Photograph of Gregory Varnum smiling in January 2016
Gregory Varnum,
Communications Strategist

Garry can probably be forgiven for being in the dark about Go Fish's actual commercial objectives. He concluded the ticket with a suggestion to "creat[e] an account for them with access to these tools, so that access can be easily revoked at a later date, but I'm happy to go with whatever the best practice is here." And who would be accessing them? "I don't know specifically who at Go Fish is going to access the console", replies Garry in early May, "I've spoken to probably around 10 people there, and any one of them might access the console."

Communications Strategist Gregory Varnum later denied that such a request had been made, stating that "they did not request or receive access to any Wikimedia user data." However, in the Phabricator ticket, Go Fish Digital were given access to the Google Search Console for the various encyclopedias' data (including the English Wikipedia's mobile version) over two months earlier, granted by Operations Engineer Rob Halsell. Admitting yet another gross Foundation blunder, Varnum replied with a press release–style letter:


Thank you to everyone that has provided thoughtful and constructive input on this discussion, and to the volunteers who are investigating the possible policy violations. We have some additional information on this vendor relationship and on steps being taken that we believe will be helpful to this discussion.

The Wikimedia Foundation entered into a short-term contract with Go Fish Digital to conduct a search engine optimization (SEO) audit on Wikipedia. They were contracted to provide information needed by the Audiences department to improve how our sites communicate with search engines and services which provide data to devices like artificial intelligence (AI) assistants. Overall, SEO performance is a strength of our projects, but we were able to identify areas for improvement, and the audit was helpful for Audiences to more effectively focus their efforts. During discussions about Wikimedia values and activities that were held in selecting the vendor, they did not disclose anything which raised suspicion, and we failed to identify this specific concern and question them about it more.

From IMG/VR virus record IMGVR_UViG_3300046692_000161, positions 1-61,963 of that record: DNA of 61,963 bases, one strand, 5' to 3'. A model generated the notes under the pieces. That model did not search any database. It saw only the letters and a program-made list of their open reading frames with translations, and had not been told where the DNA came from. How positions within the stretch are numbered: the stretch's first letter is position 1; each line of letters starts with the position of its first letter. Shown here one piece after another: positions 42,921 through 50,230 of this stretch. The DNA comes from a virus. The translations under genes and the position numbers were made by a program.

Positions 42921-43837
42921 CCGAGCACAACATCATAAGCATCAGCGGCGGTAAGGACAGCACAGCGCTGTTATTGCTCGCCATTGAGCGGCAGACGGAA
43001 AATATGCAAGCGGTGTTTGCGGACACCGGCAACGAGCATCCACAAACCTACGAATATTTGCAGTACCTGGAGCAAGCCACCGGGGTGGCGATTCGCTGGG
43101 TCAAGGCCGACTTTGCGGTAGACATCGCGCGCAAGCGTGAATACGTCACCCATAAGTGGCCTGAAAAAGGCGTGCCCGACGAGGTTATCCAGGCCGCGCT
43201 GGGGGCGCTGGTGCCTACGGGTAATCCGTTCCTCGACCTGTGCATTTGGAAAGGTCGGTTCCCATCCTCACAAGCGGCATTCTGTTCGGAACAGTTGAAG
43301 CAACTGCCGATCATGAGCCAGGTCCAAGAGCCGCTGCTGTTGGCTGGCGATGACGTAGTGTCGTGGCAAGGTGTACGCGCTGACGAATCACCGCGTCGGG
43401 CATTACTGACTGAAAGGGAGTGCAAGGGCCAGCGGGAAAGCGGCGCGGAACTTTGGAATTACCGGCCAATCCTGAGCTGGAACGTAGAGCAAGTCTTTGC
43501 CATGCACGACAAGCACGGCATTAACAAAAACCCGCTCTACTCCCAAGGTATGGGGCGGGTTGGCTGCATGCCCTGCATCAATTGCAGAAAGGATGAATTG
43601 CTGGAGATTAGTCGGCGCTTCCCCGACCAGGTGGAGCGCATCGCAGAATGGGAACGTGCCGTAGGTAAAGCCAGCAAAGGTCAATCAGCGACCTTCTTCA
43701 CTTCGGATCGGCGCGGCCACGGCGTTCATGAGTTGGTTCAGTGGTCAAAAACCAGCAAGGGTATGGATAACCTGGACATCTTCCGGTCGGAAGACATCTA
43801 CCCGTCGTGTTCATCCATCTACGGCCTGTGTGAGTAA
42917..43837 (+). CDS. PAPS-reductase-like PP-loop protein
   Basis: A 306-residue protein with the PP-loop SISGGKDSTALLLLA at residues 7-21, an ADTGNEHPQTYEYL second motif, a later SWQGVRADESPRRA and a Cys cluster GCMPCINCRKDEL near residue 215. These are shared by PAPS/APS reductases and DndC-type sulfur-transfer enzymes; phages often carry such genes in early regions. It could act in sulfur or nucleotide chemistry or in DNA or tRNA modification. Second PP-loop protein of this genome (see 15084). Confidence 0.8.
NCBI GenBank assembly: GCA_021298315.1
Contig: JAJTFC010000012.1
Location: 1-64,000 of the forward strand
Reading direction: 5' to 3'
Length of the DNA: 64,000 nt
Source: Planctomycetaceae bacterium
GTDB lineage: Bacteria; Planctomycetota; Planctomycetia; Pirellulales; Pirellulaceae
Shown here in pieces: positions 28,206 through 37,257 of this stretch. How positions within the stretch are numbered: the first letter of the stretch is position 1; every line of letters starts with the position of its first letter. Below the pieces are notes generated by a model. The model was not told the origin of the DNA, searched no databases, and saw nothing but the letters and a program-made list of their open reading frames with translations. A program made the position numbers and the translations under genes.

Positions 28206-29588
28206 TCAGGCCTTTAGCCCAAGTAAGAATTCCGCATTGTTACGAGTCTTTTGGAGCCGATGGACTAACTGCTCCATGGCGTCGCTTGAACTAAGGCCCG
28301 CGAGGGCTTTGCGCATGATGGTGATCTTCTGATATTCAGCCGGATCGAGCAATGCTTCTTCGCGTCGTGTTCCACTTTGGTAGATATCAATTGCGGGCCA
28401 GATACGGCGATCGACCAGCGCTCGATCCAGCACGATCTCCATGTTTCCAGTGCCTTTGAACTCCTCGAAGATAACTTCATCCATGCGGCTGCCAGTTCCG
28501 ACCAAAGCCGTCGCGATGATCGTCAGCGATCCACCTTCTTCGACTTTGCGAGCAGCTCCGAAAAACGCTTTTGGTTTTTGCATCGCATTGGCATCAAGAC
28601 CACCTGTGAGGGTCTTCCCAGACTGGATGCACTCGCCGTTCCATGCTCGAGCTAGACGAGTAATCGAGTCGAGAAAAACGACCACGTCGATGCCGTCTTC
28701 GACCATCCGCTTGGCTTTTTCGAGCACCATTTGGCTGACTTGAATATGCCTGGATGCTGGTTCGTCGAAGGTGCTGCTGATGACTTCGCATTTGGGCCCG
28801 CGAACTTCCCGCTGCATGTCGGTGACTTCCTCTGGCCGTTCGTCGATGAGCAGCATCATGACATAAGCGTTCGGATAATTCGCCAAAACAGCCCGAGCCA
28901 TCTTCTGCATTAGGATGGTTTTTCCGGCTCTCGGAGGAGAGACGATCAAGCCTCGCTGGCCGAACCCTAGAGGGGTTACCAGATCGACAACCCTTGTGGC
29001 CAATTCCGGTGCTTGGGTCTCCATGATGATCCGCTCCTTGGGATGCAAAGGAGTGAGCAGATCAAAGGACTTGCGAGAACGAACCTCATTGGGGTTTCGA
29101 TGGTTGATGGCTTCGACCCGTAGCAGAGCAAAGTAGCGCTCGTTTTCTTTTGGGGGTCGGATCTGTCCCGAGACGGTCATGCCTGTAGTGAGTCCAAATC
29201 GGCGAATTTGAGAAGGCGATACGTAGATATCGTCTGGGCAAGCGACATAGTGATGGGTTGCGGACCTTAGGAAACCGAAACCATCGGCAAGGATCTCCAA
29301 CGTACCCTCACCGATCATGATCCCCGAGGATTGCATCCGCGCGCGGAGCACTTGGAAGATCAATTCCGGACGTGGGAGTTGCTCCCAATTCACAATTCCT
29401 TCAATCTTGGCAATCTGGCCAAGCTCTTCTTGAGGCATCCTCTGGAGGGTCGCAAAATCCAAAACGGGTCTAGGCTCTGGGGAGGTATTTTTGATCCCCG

The Foundation's Legal department received the proposal after it had been approved by Audiences and drafted a contract for this agreement following standard procedures. This included a privacy review, which resulted in the inclusion of extra privacy and security protections in the contract. Their activities did not involve reputation management services, and they did not request or receive access to any Wikimedia user data. The contract concluded last month.

As we are now aware of the vendor's possible violations and feel they should have shared this information with us during discussions, we will not be pursuing any future working relationship with Go Fish Digital and will be requesting that they honor our contractual agreement by not discussing their past relationship with us for promotional purposes. Additionally, we are reviewing the way that this vendor was selected in an effort to see if we can identify what led to this issue and better identify these types of concerns when identifying future vendors and executing agreements with them. Finally, as they regularly do, our Trust and Safety team in Community Engagement are working with the functionaries investigating the possible policy violations.

Again, we appreciate the attention provided to this by the functionaries and others who raised these concerns. We agree that the Foundation should avoid working with vendors who violate our policies, and hope the discussion around this will help reduce the chances of this happening in the future.

Thank you, -greg

Gregory Varnum,
Communications Strategist,
Wikimedia Foundation

On the Wales talk page thread, TonyBallioni – who, like Cullen328, is also known for his restraint – spoke out, evoking Orangemoody and the connection to the BurritoSlayer sock farm mentioned by MarioGom, who discovered that the article on 1776 (company) was created for a confirmed Go Fish client:

Smallbones added: "We can also stop the noise about firing lower- and medium-level WMF employees. The problem IMHO lies near the top – senior managers need to get the word out that paid editing is a very serious business that is a very serious problem on Wikipedia. They need to take a look at the length of the sock puppet investigation and how much editor time was put into just the investigation."